New Zealand has, together with Australia, the highest melanoma incidence in the world. The combination of skin type and UV impact from the sun put the inhibitors of New Zealand at high risk. So let’s take a closer look at the current melanoma situation in NZ.
Accuro Insurance, a New Zealand owned and operated health insurance provider, rolled out a new membership benefits programme for its members in December of 2017. The long-standing benefit program has seen Accuro’s members gaining access to everything from dentists to health foods. The newest partnership has produced a potentially life-saving result far closer to home than ever expected.
In most parts of Europe, people are currently enjoying plenty of sunshine as the summer is coming closer. But the sun hasn’t shown its full potential yet. So, how can you enjoy the heartfully warm days while keeping your skin healthy? Here are five tips on how to keep a healthy skin in the summer, without missing out on the pleasures of sunlight.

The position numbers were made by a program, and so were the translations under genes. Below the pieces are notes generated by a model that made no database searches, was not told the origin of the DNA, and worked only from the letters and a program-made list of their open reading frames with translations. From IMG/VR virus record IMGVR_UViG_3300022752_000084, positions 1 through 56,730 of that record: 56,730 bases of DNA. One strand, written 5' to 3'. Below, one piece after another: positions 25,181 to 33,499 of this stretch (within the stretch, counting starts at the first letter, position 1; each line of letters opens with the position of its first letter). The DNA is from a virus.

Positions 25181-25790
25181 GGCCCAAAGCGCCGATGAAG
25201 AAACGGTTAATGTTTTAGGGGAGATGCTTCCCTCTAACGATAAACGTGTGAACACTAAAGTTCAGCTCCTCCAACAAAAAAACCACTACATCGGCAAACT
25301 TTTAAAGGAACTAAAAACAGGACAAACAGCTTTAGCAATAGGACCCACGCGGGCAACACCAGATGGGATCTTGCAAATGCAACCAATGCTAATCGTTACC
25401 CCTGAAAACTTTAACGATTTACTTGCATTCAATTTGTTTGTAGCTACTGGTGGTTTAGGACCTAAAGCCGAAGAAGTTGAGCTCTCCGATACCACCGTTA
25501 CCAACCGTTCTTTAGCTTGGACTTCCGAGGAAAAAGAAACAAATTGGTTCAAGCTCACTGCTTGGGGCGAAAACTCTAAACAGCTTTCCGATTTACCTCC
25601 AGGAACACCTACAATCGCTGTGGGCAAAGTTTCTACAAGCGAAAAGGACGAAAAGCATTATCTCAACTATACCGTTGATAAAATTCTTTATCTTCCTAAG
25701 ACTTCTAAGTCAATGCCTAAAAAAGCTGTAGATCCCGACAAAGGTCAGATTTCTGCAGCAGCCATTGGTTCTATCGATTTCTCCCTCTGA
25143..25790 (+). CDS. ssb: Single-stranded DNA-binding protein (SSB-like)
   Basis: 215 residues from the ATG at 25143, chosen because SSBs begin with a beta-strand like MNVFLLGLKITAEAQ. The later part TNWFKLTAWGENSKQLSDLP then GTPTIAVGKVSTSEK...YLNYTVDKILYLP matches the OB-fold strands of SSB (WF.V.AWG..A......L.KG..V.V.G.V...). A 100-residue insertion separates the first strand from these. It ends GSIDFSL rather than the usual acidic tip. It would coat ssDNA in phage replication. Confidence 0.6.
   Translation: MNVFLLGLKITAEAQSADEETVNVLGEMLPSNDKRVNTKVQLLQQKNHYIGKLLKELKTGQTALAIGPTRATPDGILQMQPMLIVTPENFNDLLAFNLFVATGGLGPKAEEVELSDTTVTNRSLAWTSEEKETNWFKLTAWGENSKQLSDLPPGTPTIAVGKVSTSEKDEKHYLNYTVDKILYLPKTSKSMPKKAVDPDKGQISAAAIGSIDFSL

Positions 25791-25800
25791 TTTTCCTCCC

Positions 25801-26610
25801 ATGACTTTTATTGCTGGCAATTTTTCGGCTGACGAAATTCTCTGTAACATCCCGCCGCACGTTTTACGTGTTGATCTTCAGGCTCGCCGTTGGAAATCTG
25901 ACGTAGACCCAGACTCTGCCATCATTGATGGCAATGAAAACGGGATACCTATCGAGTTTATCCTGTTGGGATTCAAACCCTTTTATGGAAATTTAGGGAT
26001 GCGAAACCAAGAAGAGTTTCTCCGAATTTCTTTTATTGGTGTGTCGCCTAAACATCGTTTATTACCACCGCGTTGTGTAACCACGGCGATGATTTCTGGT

The usual melanoma symptoms are a mole changing its shape, color or size. Moles are often brown in color, flat or slightly raised, oval or round. New moles that appear later in life should be checked out by your doctor. If you notice an unusual lump, sore or blemish anywhere on your skin, it is important to keep an eye on it as this could be an indication of melanoma. So what is melanoma?
When it comes to skin cancer, detecting it early is key. If skin cancer is found early there will be more treatment options. This is even more important with melanoma, the most dangerous type of skin cancer. So if this is so important, how do you spot danger signs? Are raised moles, for example, a definite sign?
Melanoma is a scary disease because it can often look quite similar to harmless-looking blemishes, like a mole or a freckle. According to DermNet New Zealand, about 75% of melanomas are new spots that appear in otherwise normal-looking skin. The rest will from an existing mole or spot. The key to early detection is knowing the warning signs that distinguish the harmless from the dangerous with freckles and moles.